Where Are the Sharpe Returns Now?

Post-Lehman Brothers, European high yield might have seemed a risky bet for some, but investors could now be happy about taking it.

(October 14, 2013) — If you have held European high-yield debt over the last five years, you might be sitting pretty—the asset class has made some good returns, but crucially, these have had well-adjusted risk profiles too.

The quarterly “Risk-Adjusted Return” note from consultants Redington has shown that relatively risky debt from Europe returned a cumulative 13.7% return in the five years to the end of September (the highest of any mainstream asset class). The risk for holding the debt over a fairly tumultuous period was amply rewarded too, with the asset class clocking up a 0.86 Sharpe Ratio—second only to US high yield, which had a slightly lower overall return.

Emerging markets hard currency rewarded investors with a 9.3% return and 0.83 Sharpe Ratio, whereas risk parity strategies fell below UK government bonds on a risk-adjusted return basis—0.63 vs 0.73—but outperformed in terms of excess returns—7.2% vs 4.6%.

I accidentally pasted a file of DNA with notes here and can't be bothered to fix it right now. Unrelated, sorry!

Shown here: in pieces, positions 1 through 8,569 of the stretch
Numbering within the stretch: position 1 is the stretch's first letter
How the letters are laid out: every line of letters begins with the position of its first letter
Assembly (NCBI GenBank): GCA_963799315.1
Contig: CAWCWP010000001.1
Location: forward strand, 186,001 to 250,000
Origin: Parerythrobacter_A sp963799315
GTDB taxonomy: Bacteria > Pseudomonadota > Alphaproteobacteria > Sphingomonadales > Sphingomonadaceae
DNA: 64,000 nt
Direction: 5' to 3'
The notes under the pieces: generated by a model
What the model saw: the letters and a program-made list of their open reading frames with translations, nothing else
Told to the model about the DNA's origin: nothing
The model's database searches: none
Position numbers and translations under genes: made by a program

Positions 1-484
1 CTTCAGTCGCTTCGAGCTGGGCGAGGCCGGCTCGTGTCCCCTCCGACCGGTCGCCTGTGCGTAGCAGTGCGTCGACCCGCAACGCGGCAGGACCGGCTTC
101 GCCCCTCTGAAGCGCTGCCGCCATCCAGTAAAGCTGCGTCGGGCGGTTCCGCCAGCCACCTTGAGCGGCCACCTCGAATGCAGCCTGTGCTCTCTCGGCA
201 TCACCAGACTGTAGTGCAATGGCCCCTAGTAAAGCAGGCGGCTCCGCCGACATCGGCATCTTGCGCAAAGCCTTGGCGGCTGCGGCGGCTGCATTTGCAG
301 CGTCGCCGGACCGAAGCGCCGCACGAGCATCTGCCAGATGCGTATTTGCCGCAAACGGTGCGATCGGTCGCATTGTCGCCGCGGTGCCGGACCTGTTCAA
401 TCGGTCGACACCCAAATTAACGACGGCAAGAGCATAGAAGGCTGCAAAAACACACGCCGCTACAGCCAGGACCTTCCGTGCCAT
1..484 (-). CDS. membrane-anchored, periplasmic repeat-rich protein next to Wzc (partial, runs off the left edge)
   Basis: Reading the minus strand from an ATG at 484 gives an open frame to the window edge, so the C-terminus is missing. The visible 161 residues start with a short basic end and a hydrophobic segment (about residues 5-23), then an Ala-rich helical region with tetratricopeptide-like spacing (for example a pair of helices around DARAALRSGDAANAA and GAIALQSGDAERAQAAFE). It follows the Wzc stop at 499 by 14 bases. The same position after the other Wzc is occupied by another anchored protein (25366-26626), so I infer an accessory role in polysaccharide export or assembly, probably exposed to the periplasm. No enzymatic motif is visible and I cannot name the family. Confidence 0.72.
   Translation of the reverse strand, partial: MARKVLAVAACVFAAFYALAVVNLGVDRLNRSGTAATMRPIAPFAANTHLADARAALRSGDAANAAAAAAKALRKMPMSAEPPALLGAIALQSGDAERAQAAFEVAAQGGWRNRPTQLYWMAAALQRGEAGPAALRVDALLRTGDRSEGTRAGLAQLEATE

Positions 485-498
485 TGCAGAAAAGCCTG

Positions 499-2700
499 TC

Investors in commodities may be hoping that the long game pays off. Those who have held a general basket of these supposedly essential items would have seen cumulative losses of 5.9% over the last five years. However, the last quarter has been kind, lifting losses from a cumulative 12.5% at the end of June.

Macro hedge funds have done little better with a loss of 3.9% over the five years to the end of September.

To see the full report—including one and three-year returns and associated Sharpe Ratios—click here.    

Related content: If Risk Parity is Fallible, What’s the Sharpe Option Now?